Garudasana - The Eagle


Garudasana Garudasana


Garuḍa गरुड: eagle, shaped like the bird garuda, coming from or relating to garuda, building shaped like garuda, mantra against poison, emerald.


This posture allows an unusual exploration of space, with a feeling of flying in a motionless space. Quite quickly, it provides beautiful sensations.

Phase I

First, point your left toes toward the floor, press the foot back, and then hook the top of the foot behind the lower right calf. Balance on the right foot.

Then, the arms are stretched, knees slightly bent and fingers stretched upward. The eyes are fixed on a virtual or real point and remain so throughout the posture.

The breathing stabilizes and goes to an energetic breathing. The belly should not move. The mantra Ham is silently repeated during inhalation and Sa during exhalation. The focus is on the heart center and on the balance. Two or three minutes are dedicated to this first phase.

Phase II




Cross the arms in front of your torso so that the right arm is above the left, then bend your elbows. Snug the right elbow into the crook of the left, and raise the forearms perpendicular to the floor. The backs of your hands should be facing each other.

Press the right hand to the right and the left hand to the left, so that the palms are now facing each other. The thumb of the right hand should pass in front of the little finger of the left. Now press the palms together (as much as is possible for you), lift your elbows up, and stretch the fingers toward the ceiling.

The posture is held in this way and with the same principles as Phase I for about 3 to 4 minutes.

Undo the pose and repeat it on the other side.


Garuḍa is one of the three principal animal deities in the Hindu Mythology that has evolved after the Vedic Period in Indian history. The other two are Ganesha, the elephant-headed son of the goddess Durgha, and Hanuman, the monkey god. He is the mythic eagle "devourer (sun)", son of Kasyapa and Vinata, brother of Aruna. At birth he frightens the gods with his shining. He is kind of birds and destructor of snakes for which he is starving (Nagantaka, Nagasana). Kasyapa shows him in the bottom of a lake an elephant and a turtle fighting for an inheritance, which he devours. He stole the ambrosia [amrita] to give it to the snakes that were holding his mother prisoner. However, through a [ruse] he allowed Indra to take it back. He is the vehicle [vahana] of Vishnu from whom he obtained immortality if he did not drink the amrita. He is the father of Valmiki and Dipaka. He protects fishes (see Tarksya and Vainateya).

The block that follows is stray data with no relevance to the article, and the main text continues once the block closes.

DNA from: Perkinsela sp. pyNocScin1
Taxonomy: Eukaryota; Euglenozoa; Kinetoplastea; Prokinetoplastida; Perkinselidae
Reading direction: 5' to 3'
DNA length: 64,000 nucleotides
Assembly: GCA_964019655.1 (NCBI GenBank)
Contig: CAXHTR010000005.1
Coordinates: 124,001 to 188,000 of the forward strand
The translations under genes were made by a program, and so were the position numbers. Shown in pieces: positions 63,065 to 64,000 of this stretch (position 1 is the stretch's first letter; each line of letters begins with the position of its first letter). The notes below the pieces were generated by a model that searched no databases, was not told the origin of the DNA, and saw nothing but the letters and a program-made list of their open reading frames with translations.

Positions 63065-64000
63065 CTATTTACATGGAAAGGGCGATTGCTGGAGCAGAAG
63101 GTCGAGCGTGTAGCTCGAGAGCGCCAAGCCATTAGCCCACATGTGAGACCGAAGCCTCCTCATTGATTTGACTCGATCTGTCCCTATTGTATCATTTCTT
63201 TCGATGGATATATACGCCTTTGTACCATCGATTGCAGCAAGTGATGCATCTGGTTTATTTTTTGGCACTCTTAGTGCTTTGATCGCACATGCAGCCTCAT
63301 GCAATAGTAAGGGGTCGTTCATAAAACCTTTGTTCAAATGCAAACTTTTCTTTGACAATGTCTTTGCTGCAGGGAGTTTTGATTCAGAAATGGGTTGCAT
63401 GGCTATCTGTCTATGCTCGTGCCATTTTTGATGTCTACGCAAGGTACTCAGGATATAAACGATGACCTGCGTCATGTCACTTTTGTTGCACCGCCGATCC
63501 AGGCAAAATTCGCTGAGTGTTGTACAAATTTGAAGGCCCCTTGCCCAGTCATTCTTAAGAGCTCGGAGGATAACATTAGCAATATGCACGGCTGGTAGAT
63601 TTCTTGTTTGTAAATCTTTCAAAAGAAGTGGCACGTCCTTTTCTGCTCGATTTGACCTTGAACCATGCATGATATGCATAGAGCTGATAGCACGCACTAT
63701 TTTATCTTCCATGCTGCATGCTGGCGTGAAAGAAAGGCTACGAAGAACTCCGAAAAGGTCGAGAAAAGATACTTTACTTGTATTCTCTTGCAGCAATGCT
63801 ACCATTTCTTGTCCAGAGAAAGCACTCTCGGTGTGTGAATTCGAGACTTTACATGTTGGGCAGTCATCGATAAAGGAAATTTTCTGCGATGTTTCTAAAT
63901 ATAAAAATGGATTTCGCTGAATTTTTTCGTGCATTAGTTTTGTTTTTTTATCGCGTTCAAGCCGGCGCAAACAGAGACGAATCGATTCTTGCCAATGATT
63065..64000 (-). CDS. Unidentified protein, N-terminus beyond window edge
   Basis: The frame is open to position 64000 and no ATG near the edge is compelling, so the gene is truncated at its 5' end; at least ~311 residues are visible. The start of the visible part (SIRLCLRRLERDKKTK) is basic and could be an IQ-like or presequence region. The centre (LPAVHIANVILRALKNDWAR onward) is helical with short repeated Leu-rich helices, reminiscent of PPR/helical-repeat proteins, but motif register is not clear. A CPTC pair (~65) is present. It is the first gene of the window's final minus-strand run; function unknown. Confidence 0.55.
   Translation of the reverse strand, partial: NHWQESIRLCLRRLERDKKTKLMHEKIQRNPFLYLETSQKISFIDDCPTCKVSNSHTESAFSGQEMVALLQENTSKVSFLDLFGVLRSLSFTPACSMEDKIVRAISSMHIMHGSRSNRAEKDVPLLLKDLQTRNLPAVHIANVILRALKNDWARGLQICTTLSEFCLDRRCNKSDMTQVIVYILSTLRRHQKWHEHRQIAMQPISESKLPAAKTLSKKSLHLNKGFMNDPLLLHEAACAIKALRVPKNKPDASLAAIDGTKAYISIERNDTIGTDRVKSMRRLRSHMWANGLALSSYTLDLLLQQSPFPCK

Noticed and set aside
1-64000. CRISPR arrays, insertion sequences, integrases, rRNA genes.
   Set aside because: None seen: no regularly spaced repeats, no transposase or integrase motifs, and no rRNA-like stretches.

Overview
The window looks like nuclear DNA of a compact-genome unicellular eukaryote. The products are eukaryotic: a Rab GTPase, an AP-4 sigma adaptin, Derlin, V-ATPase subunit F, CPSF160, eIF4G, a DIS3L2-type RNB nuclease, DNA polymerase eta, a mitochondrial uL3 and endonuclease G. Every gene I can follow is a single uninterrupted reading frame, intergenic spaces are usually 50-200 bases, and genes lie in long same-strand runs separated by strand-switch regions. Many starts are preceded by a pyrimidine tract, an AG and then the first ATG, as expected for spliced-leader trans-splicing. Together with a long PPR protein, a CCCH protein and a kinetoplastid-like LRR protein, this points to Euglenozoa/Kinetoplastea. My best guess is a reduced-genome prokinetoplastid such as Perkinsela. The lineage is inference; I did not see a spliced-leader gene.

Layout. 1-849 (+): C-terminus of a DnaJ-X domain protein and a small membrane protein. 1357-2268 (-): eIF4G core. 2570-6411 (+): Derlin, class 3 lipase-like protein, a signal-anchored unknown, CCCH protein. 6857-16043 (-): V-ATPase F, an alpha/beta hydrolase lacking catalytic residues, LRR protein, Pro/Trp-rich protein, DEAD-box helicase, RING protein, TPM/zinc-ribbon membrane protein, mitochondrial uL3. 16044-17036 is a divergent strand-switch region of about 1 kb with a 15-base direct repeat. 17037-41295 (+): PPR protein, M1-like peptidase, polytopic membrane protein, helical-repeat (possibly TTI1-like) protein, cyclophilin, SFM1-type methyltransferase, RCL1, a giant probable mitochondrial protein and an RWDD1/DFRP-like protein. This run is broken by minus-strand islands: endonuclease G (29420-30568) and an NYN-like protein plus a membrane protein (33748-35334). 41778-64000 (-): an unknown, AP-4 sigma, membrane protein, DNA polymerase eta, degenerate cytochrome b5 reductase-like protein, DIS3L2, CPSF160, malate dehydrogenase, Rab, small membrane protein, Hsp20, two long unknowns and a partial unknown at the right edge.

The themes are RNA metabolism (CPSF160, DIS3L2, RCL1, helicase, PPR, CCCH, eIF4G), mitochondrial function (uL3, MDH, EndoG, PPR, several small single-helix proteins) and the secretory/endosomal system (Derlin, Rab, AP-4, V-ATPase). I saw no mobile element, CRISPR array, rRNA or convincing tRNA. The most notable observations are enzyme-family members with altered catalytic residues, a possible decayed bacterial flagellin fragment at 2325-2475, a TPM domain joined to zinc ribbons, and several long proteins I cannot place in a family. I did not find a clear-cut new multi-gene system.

Garuda is depicted as having a golden body, white face, red wings, and an eagle's beak and wings but a man's body. He wears a crown on his head like his master, Vishnu. He is ancient and huge, and can block out the sun.

He is also described as golden-winged, with an expanse of 3,360,000 li, carrying the ruyi pearl or talisman on its neck; among other accounts one says it dwells in great trees and feeds on snakes or dragons. The association of the garuda, like the phoenix, with fire makes it also a symbol of flame.

Outside reference: Garuda - Encyclopedia Mythica.

This posture is linked to the heart center as well as to the preserving aspect of the divinity.